Background Many younger adults in the UK have matured in a society that encompasses relatively liberal access to termination of pregnancy (TOP) together with shifts in how disability, and disabled people, are conceptualised. Against this backdrop, some disability writers suggest that Clause E of the Abortion Act represents discriminatory attitudes towards disabled people. There is little empirical work on attitudes of younger adults about this issue, and such research could illuminate contemporary attitudes that may influence medical students/trainees.
Methods Qualitative, semistructured interview study. Interviews with 10 students (Higher Education) were transcribed, coded and analysed (using a generative thematic approach). Participants were recruited via convenience and purposive sampling (five male, five female). The interviews covered: TOP statistics; TOP Clauses; and four vignettes (based on hypothetical scenarios) to assess perceived acceptability of TOP for non-lethal fetal anomaly.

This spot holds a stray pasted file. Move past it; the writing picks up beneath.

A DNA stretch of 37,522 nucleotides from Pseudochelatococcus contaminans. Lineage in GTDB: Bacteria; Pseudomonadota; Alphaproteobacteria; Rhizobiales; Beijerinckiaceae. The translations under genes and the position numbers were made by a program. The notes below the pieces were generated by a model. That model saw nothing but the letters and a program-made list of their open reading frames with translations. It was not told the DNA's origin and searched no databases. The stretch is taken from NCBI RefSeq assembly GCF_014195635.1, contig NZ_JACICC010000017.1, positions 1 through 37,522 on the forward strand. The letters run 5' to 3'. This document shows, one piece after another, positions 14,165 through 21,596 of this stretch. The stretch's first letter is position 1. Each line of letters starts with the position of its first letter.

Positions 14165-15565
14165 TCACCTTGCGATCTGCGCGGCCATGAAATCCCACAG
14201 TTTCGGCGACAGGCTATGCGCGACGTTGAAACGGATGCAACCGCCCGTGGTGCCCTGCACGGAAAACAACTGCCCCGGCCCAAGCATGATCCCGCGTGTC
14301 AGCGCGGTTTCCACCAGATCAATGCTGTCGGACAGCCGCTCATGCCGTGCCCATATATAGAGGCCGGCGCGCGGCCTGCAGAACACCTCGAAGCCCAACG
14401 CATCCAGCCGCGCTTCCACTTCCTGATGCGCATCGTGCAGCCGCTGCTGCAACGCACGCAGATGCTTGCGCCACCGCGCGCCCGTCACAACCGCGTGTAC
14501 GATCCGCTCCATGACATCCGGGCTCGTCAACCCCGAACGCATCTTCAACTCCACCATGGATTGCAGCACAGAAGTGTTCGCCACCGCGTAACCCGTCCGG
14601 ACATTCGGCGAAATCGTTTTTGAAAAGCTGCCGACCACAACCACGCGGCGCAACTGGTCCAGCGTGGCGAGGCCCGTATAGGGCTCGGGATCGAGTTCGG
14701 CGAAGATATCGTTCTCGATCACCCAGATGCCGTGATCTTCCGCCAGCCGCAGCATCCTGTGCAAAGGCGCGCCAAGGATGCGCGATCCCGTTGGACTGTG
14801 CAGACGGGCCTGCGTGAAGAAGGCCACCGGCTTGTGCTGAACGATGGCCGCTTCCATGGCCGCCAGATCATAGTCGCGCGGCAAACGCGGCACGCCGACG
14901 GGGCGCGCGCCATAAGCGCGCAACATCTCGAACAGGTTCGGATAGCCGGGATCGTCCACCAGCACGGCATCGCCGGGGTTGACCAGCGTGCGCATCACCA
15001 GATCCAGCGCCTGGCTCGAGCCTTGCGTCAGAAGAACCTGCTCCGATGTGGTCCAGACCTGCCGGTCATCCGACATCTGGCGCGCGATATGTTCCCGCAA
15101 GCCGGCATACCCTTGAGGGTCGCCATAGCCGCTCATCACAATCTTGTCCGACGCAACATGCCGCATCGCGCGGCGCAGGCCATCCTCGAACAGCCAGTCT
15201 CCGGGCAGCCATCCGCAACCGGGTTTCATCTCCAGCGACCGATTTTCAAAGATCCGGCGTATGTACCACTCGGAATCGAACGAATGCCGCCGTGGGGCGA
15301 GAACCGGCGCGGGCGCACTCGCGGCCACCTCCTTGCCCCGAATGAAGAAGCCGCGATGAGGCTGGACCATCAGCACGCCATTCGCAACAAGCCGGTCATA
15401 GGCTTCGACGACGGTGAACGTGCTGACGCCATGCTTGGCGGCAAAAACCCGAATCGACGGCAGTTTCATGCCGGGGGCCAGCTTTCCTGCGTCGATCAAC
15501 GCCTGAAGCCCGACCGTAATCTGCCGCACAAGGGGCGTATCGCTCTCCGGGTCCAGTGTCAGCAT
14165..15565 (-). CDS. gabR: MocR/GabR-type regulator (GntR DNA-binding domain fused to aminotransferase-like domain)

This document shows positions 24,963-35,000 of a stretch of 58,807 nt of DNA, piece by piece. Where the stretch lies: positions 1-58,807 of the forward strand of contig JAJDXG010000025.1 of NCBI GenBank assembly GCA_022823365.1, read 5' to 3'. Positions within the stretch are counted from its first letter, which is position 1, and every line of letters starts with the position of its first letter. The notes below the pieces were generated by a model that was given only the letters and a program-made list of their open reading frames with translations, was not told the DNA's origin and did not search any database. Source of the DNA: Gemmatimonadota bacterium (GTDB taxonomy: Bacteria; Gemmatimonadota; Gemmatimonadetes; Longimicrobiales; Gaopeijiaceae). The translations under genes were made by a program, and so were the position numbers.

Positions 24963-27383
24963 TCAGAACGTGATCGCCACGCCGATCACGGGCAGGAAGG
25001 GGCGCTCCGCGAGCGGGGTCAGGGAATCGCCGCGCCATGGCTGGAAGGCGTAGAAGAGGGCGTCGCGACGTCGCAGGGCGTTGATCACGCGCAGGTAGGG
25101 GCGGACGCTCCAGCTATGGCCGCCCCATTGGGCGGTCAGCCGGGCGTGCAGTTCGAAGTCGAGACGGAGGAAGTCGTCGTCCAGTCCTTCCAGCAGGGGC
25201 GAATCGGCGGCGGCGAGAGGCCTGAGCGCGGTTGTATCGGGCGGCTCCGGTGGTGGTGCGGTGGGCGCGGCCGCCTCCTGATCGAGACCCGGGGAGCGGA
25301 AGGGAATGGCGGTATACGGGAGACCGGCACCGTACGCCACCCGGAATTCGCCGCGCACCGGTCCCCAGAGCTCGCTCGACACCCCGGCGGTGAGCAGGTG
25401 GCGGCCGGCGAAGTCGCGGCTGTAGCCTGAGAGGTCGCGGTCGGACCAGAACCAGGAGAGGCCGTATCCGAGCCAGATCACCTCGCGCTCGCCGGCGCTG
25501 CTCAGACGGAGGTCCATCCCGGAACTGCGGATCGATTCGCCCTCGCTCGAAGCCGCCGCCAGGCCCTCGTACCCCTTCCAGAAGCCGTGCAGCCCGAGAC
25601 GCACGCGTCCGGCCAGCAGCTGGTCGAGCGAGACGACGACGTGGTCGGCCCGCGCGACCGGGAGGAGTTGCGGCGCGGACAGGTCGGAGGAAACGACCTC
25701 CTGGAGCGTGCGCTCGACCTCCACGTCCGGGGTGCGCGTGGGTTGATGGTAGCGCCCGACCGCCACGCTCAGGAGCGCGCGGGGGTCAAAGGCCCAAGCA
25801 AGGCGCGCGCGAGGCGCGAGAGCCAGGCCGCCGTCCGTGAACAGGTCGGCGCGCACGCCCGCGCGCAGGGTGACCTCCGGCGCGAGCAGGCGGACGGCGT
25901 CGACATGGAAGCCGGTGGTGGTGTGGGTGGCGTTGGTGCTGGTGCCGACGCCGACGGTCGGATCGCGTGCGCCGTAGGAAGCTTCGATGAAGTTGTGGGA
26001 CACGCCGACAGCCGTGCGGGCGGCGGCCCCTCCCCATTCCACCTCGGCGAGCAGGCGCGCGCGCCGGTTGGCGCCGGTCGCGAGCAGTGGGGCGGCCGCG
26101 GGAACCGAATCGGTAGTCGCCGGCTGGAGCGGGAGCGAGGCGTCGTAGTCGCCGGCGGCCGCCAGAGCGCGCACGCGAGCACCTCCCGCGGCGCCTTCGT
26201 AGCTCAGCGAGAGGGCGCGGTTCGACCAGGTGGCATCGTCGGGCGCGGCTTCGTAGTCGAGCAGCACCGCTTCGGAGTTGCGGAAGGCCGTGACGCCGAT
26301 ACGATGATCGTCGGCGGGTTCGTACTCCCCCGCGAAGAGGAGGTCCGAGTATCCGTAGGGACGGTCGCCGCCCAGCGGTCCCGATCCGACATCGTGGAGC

Results Participants' views on the acceptability of TOP for non-lethal fetal anomaly were influenced by factors falling under three key themes: (1) personal contact with disabled people – for example a friend or family member; (2) ethics and moral values – for example the ethical issues raised for the participant by developments in medical knowledge and technologies; and (3) social justice – perceived difficulties associated with everyday life, such as resource constraints and family forms.
Conclusion Many participants expressed views about whether TOP was felt to be acceptable or not, but for some these generalised views on morally acceptable behaviour. However, these views were mediated by understandings of personalised social acceptability and the relevance of practical circumstances.
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